This beautiful house was built for one of Dundee’s older, more prominent families, T. DeWitt Beekman. Friends and family called him “TD”. The home was designed by the Elmira firm of Pierce and Bickford, who designed many buildings in the Dundee Area.
Born in 1841, Mr. T. DeWitt Beekman was the son of Benjamin Beekman who built the house to the south of this one. He didn’t wander far from his childhood home to build his own house. Mr. Beekman started his career at a young age in his father’s furniture manufacturing business in 1856. He was the consummate entrepreneur, and began building businesses and partnerships including as a builder/contractor, cabinet and casket manufacturer. He later became partners with Frank H. Sayre, and they opened a hardware store by the name of F. H. Sayre & Co. Eventually TD worked at one of the local banks, working his way up to the office of president of the bank! In 1925, he was the oldest active businessman in Yates County. He continued working, never retiring, until two or three weeks before his death on November 25, 1925. Mr. Beekman built several residences in Dundee, and was instrumental in having other buildings built in Yates County.
Cornelius Beekman, T. DeWitt’s brother, went out to Oregon and became quite famous. Cornelius became a wealthy man, conveying gold as a Pony Express rider during the California gold rush, and started the Beekman Bank in Jacksonville, Oregon, which has been preserved until today as museum and a historical site in Jacksonville. Isadora Ulrich, grandaughter of T. DeWitt was born in this home in 1923 and lived here until she was about eight years old. She is the only living direct relative of the original T. DeWitt Beekman family and she has recently visited the home several times, sharing her personal memories of Dundee and this beautiful home. Further history is being gathereded and we hope to make that available for our guests at a future date.
This large, fascinating house is unusual for the small town of Dundee, because its grandeur is usually reserved for large city houses. It truly is Victorian with its mix of architectural influences. Please take notice of the wonderful wide front porch, and the Georgian Revival details, such as the large columns supporting the porch roof. The roof is steeply pitched and had eight dormer windows. They were removed due to age and leakage in the early 1960s.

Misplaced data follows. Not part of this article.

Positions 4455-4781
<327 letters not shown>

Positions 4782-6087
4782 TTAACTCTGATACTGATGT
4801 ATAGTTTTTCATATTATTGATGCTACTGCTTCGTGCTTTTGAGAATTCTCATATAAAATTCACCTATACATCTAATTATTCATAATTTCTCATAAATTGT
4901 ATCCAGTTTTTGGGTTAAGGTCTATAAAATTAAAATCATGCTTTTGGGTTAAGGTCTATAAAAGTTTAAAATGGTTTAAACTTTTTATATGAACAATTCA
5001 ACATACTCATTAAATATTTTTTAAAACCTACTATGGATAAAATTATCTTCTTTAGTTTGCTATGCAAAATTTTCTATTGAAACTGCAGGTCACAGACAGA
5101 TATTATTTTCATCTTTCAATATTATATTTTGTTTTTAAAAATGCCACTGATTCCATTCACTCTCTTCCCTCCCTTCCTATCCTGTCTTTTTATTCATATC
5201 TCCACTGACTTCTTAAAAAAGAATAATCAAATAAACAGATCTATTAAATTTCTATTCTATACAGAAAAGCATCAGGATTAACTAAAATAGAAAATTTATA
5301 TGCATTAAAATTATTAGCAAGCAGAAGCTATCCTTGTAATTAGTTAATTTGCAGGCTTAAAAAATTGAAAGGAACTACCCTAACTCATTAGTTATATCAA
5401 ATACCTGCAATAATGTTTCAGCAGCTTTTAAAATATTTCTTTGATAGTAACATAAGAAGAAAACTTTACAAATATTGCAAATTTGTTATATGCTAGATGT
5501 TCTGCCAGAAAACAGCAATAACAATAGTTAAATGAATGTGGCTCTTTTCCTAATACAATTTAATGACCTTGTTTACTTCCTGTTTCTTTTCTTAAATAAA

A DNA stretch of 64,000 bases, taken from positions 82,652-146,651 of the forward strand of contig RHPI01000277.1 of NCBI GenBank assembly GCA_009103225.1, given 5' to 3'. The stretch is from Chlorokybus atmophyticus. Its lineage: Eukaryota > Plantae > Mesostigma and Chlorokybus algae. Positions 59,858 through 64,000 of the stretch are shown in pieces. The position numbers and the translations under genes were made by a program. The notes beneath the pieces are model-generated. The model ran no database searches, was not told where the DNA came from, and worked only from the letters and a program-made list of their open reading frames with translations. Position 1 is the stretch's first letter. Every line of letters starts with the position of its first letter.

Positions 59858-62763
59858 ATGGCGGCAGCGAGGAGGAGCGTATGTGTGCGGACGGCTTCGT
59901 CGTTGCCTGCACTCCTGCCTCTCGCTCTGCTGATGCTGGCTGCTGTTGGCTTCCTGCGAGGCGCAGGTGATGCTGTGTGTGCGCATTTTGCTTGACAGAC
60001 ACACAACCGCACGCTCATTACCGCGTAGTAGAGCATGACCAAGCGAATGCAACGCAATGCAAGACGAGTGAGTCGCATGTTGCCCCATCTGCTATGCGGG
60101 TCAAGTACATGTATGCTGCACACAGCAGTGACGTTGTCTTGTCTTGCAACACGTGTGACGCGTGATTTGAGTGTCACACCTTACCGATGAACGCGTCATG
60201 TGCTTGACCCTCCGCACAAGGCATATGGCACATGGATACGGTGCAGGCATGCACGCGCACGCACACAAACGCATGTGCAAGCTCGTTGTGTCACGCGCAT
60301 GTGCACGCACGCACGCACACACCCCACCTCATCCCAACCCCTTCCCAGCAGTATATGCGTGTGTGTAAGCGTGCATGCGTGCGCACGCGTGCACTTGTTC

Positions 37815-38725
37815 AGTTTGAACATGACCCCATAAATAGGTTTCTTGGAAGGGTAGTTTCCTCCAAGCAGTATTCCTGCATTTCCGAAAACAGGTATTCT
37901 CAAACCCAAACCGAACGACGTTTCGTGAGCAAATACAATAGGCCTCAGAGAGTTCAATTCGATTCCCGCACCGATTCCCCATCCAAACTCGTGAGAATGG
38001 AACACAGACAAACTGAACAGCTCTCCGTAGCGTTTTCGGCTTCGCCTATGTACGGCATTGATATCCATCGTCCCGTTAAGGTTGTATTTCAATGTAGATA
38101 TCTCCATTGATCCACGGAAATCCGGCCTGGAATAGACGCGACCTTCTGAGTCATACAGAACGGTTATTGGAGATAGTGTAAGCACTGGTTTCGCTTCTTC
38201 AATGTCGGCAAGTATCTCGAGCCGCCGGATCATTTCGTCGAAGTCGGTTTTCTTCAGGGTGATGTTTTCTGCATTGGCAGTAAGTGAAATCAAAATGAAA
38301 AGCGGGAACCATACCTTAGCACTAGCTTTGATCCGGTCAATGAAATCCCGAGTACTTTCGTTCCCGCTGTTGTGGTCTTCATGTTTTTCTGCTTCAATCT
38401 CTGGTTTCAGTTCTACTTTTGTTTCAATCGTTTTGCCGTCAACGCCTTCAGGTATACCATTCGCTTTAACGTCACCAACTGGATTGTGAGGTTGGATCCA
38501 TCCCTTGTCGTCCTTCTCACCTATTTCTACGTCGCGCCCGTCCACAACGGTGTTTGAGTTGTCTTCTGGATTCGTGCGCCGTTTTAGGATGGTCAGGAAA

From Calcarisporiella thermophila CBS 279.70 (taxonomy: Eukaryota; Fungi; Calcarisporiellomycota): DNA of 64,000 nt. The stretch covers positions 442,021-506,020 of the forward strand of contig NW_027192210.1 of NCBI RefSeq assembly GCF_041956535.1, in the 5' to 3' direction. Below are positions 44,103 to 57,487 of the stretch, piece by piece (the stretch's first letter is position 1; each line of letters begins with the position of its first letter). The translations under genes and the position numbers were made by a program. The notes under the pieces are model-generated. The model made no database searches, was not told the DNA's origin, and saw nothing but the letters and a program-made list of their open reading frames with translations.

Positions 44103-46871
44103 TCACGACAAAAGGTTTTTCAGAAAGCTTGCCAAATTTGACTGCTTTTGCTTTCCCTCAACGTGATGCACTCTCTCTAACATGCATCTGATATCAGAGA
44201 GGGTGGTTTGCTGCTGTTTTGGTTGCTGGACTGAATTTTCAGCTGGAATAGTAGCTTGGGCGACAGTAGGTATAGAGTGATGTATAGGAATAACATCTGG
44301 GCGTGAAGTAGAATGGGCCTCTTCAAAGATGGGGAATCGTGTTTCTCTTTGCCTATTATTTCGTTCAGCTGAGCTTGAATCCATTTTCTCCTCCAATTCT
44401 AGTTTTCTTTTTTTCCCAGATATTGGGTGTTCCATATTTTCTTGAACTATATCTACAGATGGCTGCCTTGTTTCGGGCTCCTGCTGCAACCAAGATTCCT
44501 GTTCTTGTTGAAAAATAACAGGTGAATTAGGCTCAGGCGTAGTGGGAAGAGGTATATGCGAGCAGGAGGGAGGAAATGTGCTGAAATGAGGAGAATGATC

Upon entering the home, your breath is taken away by the beautiful staircase with its stained glass landing that opens to a sun porch. You’ll be warmed by a gas fireplace, wonderful dark woodwork, and stained glass windows to catch the sunlight ever so beautifully.
Besides losing its dormers, the front stairs have been replaced with concrete and the ornamental balustrades were removed from above each bay window.
This house has been known as “Twin Pines” and “Mapleview” but to the history-minded, it will always be known as the “T. DeWitt Beekman” house.
In 2003 the house was painstakingly renovated, paying close attention to preservation of the original characteristics with updating and modernization. In June of 2011 the house was called the “1897 Victorian Lady” and opened as a bed and breakfast, allowing guests to enjoy the past with modern day luxuries.
In October of 2011, Chuck and Gerry France purchased the home and business, realizing their dream to become innkeepers. They turned the pages back a bit and renamed the home one more time as the “1897 Beekman House”. The dormers were reinstalled, restoring the home’s appearance to the way it looked in 1897.
Come and experience the old fashioned elegance and gracious hospitality of the 1897 Beekman House.